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Chip Scale Review March • April • 2019


Understanding the impact of silicone contamination on

semiconductor package performance

By Jaimal Williamson

[Texas Instruments]

he de t r i me n t a l ef fe c t of

polysiloxanes, or silicones,

and t hei r cont r ibut ion to

delami nation and cont ami nation at

various material interfaces dates back

decades. Their impact is as ubiquitous in

microelectronics as the widespread use of

copper interconnects. For example, it is

reported in past literature [1] that as little

as 10 parts per million (ppm) of silicone

adsorbing from the atmosphere on an

electrical contact was sufficient to degrade

contact performance. As described in the

cited literature, the catastrophic effects of

silicone contamination are notorious and

well documented across multiple industry

sectors and applications [2,3].

This article examines atomic mass unit

distribution of a wide range of silicone

oligomeric compounds (based on a standard

silicone encapsulant packaging material),

including a series of analytical techniques

t o unde r st and mat e r ial outga ssi ng

behavior during cure. Specific analytical

tools like thermogravimetric analysis/

Fourier transform infrared spectroscopy

(TGA-FTIR), direct insertion probe –

mass spectrometry (DIP-MS), time-of-

flight secondary ion mass spectroscopy

(ToF-SIMS), and X-ray photoelectron

spectroscopy (XPS) were used in tandem as

complementary techniques to study silicone

outgassing behavior and contamination

adsorbed on semiconductor-based copper

(Cu) lead frame package and silicon die

surfaces. Cure profiles were compared and

simulated using TGA-FTIR and DIP-MS

to determine qualitative and quantitative

amounts of silicone cont ami nat ion

outgassing. Surface-sensitive ToF-SIMS

and XPS techniques were used to analyze

the adsorbed silicone contamination on the

aforementioned chip and package surfaces

post cure.

To elucidate chemical information of the

silicone contaminant, DIP-MS data was

overlapped between mass-to-charge ratio

(m/z) and time (on the x-axis) to understand

the mass unit (degree of polymerization)

and the specific time the silicone fragment

outgassed as a function of cure temperature.

Chemist r ie s of si l icone f r agment s

generated from DIP-MS were compared

qualitatively to chemical structures of

silicone species found on the die surface

from the ToF-SIMS analysis. XPS was used

to compare atomic concentration of silicone

contaminant adsorbed on the Cu lead

frame surface based on the binding energy

associated with siloxanes and silica as a

function of the cure condition. The synergy

obtained from the use of multi-analytical

instrumental techniques was essential

to determine the effect of cure temperature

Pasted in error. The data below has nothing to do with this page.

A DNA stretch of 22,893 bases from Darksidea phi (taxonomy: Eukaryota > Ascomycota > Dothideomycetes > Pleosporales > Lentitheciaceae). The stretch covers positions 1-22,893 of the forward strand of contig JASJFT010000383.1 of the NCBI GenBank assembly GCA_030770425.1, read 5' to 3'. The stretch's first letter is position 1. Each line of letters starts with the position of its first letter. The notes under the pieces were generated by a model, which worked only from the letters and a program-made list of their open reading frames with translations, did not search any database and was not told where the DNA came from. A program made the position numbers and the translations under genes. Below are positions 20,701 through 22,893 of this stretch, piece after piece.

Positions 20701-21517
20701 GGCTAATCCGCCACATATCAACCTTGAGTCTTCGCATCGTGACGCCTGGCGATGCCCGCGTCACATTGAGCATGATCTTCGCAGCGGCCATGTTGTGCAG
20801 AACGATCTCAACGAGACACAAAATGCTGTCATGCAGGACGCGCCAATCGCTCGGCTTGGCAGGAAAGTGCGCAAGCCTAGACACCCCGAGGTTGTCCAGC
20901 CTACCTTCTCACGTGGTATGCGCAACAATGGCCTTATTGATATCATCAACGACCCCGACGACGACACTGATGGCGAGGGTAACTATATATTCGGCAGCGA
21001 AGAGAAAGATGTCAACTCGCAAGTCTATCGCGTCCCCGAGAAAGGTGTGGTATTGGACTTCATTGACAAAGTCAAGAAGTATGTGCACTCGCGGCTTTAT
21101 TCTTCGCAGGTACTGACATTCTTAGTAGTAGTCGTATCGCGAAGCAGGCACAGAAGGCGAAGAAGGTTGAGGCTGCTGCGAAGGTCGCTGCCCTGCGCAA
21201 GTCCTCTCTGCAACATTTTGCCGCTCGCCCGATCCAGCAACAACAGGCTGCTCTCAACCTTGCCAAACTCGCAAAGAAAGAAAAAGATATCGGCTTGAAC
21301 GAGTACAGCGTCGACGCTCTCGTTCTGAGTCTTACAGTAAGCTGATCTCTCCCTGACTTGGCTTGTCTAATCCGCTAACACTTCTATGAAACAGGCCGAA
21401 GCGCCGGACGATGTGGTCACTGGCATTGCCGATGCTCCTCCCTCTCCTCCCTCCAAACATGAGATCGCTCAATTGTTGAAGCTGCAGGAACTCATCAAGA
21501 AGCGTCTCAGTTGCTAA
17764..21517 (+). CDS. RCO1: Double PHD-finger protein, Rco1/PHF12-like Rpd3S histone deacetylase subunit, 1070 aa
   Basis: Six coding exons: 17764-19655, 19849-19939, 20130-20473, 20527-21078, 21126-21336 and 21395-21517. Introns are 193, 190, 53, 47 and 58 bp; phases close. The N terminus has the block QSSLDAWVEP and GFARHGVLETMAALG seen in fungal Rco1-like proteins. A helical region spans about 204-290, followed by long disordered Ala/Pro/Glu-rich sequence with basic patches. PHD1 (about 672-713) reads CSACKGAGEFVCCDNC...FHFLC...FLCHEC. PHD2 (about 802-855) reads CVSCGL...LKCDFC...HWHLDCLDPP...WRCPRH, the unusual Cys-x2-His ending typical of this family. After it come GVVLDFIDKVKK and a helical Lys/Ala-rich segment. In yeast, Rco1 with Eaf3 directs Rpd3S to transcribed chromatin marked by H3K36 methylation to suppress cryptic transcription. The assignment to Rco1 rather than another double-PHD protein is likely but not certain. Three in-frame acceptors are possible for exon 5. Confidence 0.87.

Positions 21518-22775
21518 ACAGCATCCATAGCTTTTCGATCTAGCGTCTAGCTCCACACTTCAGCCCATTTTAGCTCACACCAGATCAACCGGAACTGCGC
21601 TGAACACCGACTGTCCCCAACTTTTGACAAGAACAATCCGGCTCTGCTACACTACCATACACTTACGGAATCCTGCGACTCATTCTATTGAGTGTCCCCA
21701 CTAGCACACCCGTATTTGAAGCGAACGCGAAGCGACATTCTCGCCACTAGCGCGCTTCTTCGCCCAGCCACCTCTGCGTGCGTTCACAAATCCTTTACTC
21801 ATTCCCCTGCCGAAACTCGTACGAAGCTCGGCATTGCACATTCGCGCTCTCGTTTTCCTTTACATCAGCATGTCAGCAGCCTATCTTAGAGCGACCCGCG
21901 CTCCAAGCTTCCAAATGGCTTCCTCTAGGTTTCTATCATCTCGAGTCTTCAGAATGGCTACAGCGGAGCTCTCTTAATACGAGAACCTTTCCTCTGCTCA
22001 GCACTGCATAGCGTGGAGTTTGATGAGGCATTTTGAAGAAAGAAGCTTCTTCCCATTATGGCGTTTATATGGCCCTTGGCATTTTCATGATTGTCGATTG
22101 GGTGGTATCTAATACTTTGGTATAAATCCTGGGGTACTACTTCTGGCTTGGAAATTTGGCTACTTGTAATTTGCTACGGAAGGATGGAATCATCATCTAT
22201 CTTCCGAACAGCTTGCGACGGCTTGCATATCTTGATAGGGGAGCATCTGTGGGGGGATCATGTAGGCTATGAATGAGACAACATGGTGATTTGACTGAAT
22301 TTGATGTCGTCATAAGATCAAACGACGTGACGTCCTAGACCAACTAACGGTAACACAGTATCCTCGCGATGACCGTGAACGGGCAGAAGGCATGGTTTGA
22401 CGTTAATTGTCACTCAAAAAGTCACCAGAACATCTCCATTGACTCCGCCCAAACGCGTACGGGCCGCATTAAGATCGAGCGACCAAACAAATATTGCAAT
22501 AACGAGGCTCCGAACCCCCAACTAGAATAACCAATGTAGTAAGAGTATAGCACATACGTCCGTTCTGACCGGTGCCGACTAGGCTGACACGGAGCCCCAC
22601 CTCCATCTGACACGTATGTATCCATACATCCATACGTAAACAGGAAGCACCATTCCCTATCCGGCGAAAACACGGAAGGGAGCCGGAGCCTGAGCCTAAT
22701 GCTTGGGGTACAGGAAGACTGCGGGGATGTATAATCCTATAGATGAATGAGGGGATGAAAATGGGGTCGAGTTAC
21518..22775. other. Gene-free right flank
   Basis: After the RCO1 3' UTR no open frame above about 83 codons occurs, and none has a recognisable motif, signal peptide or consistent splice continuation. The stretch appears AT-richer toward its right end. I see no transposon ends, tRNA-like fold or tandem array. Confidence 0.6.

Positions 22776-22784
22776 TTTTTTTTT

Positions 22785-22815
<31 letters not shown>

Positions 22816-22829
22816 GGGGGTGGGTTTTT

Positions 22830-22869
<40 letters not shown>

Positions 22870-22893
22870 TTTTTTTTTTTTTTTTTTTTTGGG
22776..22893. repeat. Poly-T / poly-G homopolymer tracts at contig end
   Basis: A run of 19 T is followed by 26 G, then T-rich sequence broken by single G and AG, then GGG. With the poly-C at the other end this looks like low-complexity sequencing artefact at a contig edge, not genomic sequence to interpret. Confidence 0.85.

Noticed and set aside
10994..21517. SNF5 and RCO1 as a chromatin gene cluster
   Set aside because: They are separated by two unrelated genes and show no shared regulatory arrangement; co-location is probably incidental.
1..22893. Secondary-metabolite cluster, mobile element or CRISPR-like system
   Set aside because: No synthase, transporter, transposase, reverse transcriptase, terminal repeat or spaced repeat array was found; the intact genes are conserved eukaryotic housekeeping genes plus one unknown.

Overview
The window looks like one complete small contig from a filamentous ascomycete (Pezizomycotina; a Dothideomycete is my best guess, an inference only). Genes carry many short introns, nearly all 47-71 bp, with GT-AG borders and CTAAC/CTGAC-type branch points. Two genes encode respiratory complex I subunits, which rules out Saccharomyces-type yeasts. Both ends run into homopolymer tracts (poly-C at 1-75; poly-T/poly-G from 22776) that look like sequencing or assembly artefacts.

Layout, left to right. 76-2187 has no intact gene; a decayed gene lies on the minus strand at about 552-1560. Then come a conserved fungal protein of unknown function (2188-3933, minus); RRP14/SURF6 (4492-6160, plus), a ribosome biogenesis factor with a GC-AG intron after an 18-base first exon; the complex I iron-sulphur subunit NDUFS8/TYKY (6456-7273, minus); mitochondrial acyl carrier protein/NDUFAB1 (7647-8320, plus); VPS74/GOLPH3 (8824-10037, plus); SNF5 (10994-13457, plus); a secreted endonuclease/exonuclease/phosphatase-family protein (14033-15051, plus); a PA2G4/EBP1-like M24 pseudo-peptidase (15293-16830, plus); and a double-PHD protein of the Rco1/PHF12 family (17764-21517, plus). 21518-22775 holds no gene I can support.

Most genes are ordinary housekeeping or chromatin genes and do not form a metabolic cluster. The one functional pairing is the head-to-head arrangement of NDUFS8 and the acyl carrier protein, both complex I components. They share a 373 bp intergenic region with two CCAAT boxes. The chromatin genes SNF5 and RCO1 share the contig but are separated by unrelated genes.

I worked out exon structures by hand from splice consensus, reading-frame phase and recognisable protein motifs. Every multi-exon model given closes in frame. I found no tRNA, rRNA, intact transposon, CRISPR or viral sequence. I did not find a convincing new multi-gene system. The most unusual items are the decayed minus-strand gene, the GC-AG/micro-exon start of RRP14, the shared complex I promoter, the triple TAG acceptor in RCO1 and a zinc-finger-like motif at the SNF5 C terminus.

and time on silicon contamination. Results

directed a path for the optimization of

the semiconductor package assembly

process flow.

Silicones are a universal choice for

original equipment manufacturers (OEMs)

and outsourced semiconductor assembly

and test (OSAT) sites as materials to support

die attach, glob top, lid attach, and general

encapsulation for an array of semiconductor

package applications. Because silicone

chemistry is impervious to moisture and

thermally stable across a wide temperature

range, it is an attractive material for a myriad

of microelectronic applications. However,

formulating a silicone material with ideal

physical and chemical properties, such as

a high degree of chemical inertness and

resistance to extreme temperatures, leads to

consequences in a semiconductor package

assembly environment. For example,

enabling material versatility in silicone

formulations can be made polydisperse,

where many short chain oligomers of

varying mass unit can outgas at different

periods during the cure profile. In addition,

solvents added for rheological control can

exacerbate the outgassing phenomenon

of silicones contaminating onto adjacent

surfaces and components.

For these reasons it is important to fully

characterize the impact of cure conditions

in terms of the ramp time, terminal

temperatures, and dwell times in relation to

the outgassing effect. This article focuses


and XPS to study the silicone oligomeric

fragments outgassing during cure to

enable a path to mitigate the magnitude

of adsorbed silicone contaminants on

adjacent silicon and the lead frame surface

that impact adhesion. The information

extracted is used to improve chip to

package integrity (i.e., chip and lead frame

adhesion to mold compound) and optimize

package assembly process flow.


Figure 1:

TGA thermogram plot showing the weight of a silicone material from a generic cure profile up to 150°C.